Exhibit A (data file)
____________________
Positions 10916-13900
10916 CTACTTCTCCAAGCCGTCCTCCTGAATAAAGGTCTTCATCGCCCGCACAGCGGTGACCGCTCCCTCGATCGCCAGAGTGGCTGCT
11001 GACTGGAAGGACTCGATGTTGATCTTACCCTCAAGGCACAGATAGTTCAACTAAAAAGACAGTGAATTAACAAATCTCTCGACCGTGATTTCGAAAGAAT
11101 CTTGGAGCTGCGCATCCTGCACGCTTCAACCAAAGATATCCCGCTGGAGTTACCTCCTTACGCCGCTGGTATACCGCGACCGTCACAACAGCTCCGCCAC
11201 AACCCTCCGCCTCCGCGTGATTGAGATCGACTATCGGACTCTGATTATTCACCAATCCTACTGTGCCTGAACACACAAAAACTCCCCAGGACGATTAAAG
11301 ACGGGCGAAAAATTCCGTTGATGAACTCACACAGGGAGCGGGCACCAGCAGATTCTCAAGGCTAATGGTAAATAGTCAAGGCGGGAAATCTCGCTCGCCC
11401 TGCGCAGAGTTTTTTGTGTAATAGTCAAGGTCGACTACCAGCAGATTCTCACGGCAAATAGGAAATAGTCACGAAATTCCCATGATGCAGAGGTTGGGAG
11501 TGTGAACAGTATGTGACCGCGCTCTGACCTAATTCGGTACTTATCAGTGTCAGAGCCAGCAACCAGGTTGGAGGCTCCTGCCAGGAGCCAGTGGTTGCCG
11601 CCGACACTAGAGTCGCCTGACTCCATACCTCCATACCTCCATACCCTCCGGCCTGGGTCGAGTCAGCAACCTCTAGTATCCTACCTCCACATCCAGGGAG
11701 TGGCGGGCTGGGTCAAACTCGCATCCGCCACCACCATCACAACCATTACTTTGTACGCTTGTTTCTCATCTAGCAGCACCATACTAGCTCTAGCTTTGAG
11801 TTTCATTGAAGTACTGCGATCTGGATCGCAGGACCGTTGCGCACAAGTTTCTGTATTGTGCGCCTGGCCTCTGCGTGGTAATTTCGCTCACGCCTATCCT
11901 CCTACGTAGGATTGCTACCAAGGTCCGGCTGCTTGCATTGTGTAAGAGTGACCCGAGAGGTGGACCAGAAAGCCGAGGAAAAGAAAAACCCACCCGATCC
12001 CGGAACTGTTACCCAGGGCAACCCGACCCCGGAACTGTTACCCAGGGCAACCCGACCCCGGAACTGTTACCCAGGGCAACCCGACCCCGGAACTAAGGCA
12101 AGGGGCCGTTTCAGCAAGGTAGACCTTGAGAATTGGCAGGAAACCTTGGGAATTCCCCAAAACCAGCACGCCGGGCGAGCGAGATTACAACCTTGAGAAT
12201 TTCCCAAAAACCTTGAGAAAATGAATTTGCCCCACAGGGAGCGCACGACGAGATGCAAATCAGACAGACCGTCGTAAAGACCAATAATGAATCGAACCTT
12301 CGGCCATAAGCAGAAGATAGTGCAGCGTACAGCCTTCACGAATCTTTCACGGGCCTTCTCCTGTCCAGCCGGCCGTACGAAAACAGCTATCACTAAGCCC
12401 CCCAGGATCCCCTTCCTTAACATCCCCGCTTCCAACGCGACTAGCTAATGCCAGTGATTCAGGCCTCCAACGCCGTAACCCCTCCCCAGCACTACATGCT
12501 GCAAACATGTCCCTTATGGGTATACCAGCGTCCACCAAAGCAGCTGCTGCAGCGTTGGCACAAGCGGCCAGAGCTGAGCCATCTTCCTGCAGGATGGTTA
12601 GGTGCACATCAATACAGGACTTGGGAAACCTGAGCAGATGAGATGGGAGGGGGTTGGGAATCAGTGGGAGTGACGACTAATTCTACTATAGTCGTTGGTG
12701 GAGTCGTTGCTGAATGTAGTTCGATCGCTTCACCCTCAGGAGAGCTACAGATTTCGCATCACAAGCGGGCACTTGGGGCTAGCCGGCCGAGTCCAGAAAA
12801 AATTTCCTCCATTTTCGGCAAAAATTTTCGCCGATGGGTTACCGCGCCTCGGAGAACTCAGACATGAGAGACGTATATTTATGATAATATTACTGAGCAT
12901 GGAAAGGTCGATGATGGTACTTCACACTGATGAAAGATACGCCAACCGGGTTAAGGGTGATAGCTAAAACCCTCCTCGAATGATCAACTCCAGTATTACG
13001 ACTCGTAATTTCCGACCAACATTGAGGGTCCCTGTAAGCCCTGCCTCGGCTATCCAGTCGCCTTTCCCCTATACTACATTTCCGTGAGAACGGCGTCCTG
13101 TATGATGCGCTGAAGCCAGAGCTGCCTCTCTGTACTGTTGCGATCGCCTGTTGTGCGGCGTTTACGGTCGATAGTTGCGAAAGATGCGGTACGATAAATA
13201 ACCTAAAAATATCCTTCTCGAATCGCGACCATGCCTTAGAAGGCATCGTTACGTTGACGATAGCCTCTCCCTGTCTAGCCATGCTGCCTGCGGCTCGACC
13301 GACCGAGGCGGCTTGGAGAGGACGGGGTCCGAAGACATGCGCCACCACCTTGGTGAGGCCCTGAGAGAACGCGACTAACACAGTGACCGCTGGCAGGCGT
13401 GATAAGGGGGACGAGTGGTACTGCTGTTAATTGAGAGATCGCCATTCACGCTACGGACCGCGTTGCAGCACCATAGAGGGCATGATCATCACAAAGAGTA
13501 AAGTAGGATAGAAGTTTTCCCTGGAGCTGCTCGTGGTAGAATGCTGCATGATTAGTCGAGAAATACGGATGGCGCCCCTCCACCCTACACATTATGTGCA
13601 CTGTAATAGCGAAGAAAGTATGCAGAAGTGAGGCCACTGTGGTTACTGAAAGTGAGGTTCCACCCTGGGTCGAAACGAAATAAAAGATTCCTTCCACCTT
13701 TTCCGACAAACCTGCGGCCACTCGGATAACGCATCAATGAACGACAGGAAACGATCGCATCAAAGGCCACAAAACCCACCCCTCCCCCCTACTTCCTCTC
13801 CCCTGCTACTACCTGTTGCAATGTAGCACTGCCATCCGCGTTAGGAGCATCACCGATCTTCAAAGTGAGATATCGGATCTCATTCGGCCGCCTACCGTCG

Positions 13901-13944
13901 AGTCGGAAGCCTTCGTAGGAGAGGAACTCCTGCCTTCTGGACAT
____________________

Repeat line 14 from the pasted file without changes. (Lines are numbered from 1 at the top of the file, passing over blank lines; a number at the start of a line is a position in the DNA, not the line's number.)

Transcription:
12101 AGGGGCCGTTTCAGCAAGGTAGACCTTGAGAATTGGCAGGAAACCTTGGGAATTCCCCAAAACCAGCACGCCGGGCGAGCGAGATTACAACCTTGAGAAT